Why is it important to know the difference between primary and secondary sources?

Primary sources don’t require verification. That assumes, however, you’re looking at the real thing such as a document found in a book or online. And it still needs to be cited (provide the author’s name, the title, a link, etc.).

Secondary sources must be verified or double-checked. If I told you William Wordsworth was a poet who lived and wrote in the 17th and 18th centuries, would you believe me? Would you quote me? Don’t, because it’s an intentional error. He wrote in the 1700s and 1800s, yes, but that’s the 18th and 19th centuries. (That’s easy to mix up, but you don’t want to repeat the error.)

To verify information, check accuracy in at least a few other secondary sources or go to the primary source(s).

Read more about primary and secondary sources here:

Primary and Secondary Sources

Primary, Secondary and Tertiary Sources

Research and give credit when credit is due

Always give credit to the source of your information. That means a name or title of article, a link, and quotation marks or an indented paragraph for more than a few sentences (see links below for tips). Never quote more than, say, four or five sentences. A large snippet is still stealing even if you give credit.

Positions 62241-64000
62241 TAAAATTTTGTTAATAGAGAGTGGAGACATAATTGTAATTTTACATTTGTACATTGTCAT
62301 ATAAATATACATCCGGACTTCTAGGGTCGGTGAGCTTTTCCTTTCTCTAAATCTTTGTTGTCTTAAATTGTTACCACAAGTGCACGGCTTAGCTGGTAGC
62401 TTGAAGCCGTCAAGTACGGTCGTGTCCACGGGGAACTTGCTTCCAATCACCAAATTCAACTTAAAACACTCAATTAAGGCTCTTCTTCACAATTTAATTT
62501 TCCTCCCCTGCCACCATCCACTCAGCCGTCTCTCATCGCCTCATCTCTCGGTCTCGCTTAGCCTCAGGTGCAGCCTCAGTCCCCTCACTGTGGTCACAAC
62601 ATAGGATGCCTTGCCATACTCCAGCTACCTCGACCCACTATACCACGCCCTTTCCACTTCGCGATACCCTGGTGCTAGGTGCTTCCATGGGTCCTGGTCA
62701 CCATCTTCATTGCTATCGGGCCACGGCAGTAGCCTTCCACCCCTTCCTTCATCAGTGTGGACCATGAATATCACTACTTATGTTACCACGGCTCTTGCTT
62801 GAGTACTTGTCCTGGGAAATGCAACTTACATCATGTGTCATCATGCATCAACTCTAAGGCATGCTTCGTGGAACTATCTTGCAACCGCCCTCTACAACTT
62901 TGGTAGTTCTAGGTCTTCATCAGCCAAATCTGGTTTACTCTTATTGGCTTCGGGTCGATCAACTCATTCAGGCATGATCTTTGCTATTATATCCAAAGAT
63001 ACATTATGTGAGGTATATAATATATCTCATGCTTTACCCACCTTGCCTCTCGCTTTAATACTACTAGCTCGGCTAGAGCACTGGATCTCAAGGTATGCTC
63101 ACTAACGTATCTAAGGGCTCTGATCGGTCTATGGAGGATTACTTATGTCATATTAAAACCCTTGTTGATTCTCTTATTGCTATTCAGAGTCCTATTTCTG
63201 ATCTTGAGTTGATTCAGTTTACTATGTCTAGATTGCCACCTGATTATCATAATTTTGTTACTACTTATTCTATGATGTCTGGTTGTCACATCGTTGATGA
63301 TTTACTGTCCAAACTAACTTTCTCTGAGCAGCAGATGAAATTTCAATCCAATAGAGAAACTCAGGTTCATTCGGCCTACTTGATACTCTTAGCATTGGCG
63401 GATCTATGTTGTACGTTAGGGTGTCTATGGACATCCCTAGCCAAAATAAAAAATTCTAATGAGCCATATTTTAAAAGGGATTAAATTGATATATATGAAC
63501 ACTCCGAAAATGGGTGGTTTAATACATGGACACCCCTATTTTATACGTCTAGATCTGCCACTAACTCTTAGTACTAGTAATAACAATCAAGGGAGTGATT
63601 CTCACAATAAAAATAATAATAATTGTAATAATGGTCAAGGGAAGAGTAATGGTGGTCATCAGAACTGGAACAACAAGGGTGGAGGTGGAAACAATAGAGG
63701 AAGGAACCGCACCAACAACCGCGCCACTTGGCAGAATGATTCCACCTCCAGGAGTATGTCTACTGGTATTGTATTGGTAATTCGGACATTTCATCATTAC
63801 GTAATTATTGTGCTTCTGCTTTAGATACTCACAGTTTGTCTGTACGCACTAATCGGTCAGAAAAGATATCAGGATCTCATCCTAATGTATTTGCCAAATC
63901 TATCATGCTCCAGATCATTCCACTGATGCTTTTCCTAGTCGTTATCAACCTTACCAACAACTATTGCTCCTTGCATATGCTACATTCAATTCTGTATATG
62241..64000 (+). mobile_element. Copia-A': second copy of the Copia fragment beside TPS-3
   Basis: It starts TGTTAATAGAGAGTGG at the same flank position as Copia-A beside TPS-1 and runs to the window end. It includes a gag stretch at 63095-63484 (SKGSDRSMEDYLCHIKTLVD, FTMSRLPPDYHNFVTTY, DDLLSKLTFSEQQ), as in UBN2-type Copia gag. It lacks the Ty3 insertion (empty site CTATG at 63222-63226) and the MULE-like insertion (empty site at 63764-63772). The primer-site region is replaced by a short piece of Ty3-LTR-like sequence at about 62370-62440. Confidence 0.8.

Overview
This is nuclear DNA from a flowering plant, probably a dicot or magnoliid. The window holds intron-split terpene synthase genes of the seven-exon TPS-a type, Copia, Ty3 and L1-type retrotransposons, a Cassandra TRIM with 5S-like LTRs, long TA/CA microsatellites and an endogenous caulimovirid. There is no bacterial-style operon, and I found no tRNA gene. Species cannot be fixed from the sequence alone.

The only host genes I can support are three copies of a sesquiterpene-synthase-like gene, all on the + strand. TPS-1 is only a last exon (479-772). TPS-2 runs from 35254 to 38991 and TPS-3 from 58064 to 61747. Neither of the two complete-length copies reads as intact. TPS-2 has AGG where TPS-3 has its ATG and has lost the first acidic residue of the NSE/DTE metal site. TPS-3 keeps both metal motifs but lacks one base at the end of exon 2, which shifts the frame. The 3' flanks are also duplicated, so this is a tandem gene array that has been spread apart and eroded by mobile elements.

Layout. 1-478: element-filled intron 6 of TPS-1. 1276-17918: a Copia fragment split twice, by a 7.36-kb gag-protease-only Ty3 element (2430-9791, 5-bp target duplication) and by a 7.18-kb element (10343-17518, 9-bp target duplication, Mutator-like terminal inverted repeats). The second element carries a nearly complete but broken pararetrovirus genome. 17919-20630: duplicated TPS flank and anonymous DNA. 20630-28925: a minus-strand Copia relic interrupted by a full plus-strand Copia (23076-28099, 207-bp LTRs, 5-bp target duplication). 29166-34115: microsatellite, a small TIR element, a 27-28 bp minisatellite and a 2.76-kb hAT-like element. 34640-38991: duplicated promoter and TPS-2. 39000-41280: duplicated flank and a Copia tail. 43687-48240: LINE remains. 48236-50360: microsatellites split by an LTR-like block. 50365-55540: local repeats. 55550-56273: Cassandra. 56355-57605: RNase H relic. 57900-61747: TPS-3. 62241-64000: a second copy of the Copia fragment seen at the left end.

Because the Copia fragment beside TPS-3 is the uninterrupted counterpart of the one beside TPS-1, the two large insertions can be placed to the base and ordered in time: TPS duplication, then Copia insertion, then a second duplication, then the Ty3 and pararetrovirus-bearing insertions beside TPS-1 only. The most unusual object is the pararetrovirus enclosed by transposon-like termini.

You don’t have to credit a source if the information is common knowledge.

What’s common knowledge? Well, you don’t see any direct quotes in this blog post, right? I did some research, so shouldn’t I quote someone? The answer is no. And that’s because the information is well known among many people. Some or all of this might be new to you or other readers, but it’s common knowledge for many writers (especially freelance writers), professors, students, and others who do research.

If your topic is controversial, it’s a good idea to quote an authority even if that controversial topic is common knowledge.

Let’s say your topic is feeding dogs garlic for flea control. Garlic can cause illness and even death for both dogs and cats, but some people, including veterinarians, believe small amounts are safe. In this case, you’ll have to prove your point and give valid reasons as well as specific instructions. Quoting a few experts will give you some credibility.

You’ll find controversial information on almost any subject. And any time you want to be taken seriously, controversial or not, quote a reputable source.

Learn about summarizing, paraphrasing, and direct quotes—know the difference!

Quoting, Paraphrasing, and Summarizing

Using Sources Correctly

Here are two great guides on using quotes and quotation marks.

How to Use Quotation Marks

Quotation Marks


Doing a little research can give you ideas for topics just when you need them. Research can also enrich a blog post with additional, in-depth information plus add credibility to your opinion. And the best part is the solid confidence of knowing you’ve got your facts straight. Sure, research takes a little time. But it’s worth it.

How much research are you doing? Do you have tips or techniques you want to share? Comments are always welcome! And share with friends if you think they’ll benefit from this information.